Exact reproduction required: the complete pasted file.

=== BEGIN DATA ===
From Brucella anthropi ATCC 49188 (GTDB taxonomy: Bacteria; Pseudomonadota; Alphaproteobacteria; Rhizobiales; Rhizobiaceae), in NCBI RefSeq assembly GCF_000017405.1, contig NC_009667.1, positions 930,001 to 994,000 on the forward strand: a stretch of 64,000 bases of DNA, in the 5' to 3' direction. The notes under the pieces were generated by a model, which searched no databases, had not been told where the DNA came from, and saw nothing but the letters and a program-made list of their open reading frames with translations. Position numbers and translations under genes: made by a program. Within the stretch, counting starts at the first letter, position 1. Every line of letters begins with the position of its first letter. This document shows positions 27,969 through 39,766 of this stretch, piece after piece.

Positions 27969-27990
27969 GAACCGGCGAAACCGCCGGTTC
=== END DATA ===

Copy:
From Brucella anthropi ATCC 49188 (GTDB taxonomy: Bacteria; Pseudomonadota; Alphaproteobacteria; Rhizobiales; Rhizobiaceae), in NCBI RefSeq assembly GCF_000017405.1, contig NC_009667.1, positions 930,001 to 994,000 on the forward strand: a stretch of 64,000 bases of DNA, in the 5' to 3' direction. The notes under the pieces were generated by a model, which searched no databases, had not been told where the DNA came from, and saw nothing but the letters and a program-made list of their open reading frames with translations. Position numbers and translations under genes: made by a program. Within the stretch, counting starts at the first letter, position 1. Every line of letters begins with the position of its first letter. This document shows positions 27,969 through 39,766 of this stretch, piece after piece.

Positions 27969-27990
27969 GAACCGGCGAAACCGCCGGTTC